Adjective "terse" definition and examples

Pronunciation

/təːs/

Definitions and examples

adjective

Sparing in the use of words; abrupt.
  1. 'The submitted essays range in length from a few terse words to a screenful of close type.'
  2. 'The board also issued a terse statement which was a big slap in the face for their second-largest individual shareholder.'
  3. 'A private school has sent a terse letter to parents instructing them how to behave properly at sports events.'
  4. 'The author favours short, spare sentences and a terse descriptive style.'
  5. 'The material is clearly set out in short, terse points and this enables you to save time researching vast amounts of material.'
  6. 'I duly and rapidly typed and laminated a terse notice and stuck it on the wall requesting the return of said item and then forgot about it.'
  7. 'The language in the book is terse and concise, almost laconic, and very much to the point.'
  8. 'Naturally, the major agencies have all issued terse statements rejecting the allegations.'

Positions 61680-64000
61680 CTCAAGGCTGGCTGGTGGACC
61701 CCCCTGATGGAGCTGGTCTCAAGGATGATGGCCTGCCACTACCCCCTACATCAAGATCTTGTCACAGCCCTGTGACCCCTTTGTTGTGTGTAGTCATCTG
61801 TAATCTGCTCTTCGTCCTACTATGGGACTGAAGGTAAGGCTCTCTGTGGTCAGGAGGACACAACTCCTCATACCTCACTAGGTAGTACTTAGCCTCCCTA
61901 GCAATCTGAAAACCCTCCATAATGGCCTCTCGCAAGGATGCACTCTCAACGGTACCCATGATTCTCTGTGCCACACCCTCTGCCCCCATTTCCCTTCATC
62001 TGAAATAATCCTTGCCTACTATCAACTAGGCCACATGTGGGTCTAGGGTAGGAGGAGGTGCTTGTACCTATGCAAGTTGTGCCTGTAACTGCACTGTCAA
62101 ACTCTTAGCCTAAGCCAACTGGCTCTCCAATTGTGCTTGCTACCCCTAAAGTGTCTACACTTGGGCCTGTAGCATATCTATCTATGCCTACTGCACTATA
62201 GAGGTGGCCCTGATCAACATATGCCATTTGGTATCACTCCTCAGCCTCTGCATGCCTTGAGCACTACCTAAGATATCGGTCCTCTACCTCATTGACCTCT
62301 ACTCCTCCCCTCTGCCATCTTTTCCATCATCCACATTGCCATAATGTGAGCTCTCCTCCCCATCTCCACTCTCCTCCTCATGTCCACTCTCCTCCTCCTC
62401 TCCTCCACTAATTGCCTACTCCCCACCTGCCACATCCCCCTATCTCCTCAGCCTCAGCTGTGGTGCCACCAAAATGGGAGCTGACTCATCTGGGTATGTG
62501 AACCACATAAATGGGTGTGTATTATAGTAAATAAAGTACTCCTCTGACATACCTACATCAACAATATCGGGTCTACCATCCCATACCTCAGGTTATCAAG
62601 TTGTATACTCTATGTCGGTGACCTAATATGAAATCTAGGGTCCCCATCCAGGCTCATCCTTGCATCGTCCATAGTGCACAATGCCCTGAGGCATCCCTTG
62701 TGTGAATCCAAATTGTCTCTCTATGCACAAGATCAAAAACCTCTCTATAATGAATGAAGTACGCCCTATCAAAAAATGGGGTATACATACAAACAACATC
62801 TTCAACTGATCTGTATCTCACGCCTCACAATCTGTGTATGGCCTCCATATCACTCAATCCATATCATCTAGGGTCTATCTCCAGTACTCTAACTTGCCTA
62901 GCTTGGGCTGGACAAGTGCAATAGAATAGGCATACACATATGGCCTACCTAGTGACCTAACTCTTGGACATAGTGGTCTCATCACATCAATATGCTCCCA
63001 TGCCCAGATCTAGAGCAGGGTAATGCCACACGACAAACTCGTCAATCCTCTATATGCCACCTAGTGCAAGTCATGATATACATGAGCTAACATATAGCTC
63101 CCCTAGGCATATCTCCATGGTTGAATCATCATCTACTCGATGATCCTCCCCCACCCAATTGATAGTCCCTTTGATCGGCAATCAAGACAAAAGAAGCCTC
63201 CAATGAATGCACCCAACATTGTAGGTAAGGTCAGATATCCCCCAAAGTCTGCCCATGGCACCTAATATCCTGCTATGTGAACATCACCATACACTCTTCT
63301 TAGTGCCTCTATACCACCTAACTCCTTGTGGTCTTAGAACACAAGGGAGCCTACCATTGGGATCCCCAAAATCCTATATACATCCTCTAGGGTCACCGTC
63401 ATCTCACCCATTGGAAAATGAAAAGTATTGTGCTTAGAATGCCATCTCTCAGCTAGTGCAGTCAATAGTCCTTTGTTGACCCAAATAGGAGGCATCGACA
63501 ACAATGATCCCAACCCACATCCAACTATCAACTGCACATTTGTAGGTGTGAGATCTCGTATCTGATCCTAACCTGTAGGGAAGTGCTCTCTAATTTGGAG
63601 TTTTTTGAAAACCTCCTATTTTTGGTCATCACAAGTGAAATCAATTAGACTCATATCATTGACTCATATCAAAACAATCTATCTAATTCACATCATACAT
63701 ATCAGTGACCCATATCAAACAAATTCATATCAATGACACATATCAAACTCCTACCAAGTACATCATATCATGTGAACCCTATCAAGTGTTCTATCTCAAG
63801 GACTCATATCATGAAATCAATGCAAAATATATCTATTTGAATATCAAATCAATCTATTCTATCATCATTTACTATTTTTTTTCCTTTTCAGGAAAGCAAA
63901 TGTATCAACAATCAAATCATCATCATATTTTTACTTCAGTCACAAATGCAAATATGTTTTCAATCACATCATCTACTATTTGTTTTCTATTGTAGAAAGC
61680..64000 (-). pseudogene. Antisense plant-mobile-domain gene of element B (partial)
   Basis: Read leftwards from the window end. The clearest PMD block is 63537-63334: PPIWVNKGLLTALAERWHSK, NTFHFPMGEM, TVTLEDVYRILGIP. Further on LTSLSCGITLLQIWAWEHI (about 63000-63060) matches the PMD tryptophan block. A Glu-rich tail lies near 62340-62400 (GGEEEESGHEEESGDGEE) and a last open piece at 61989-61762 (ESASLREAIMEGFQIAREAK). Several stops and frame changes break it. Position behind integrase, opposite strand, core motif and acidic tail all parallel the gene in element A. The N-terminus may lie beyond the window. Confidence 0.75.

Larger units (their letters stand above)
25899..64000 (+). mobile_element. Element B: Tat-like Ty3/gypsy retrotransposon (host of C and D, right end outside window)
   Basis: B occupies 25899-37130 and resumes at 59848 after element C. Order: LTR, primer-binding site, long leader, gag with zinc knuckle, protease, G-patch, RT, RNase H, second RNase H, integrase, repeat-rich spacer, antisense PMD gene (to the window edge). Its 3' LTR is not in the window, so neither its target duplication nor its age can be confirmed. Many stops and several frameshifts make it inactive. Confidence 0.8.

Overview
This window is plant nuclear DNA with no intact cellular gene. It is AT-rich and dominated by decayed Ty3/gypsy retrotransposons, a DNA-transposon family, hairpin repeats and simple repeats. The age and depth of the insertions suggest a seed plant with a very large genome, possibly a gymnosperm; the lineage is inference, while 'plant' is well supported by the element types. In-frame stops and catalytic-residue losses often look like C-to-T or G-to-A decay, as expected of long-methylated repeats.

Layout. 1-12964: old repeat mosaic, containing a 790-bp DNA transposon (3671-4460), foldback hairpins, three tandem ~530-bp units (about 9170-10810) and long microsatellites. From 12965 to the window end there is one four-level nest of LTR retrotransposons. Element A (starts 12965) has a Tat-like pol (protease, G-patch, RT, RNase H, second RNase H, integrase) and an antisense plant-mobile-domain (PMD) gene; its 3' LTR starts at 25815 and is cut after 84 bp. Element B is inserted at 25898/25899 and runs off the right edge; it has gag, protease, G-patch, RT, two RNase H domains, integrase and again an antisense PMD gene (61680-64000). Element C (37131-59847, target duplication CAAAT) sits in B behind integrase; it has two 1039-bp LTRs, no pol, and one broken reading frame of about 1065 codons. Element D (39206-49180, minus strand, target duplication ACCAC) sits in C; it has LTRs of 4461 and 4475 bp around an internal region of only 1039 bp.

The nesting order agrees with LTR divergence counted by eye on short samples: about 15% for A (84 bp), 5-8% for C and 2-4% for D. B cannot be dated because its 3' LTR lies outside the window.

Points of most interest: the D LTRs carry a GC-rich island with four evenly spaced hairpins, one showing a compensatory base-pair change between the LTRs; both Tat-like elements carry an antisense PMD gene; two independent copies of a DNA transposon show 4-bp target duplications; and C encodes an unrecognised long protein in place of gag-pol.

9. 'As far as I can tell, the Times has yet to expand on its original terse and unbylined story.'
  10. 'It is his kind, if rather terse and gruff manner that has turned his shop into an excellent meeting place for people and ideas.'

Definitions

1. neatly or effectively concise; brief and pithy, as language.

2. abruptly concise; curt; brusque.

More examples(as adjective)

"voices can be terse with questions."

"questions can be terse to points."

"statements can be terse."

"voices can be terse."

"people can be terse."

More examples++

Origin

Early 17th century: from Latin tersus ‘wiped, polished’, from the verb tergere. The original sense was ‘polished, trim, spruce’, (relating to language) ‘polished, polite’, hence ‘concise and to the point’ (late 18th century).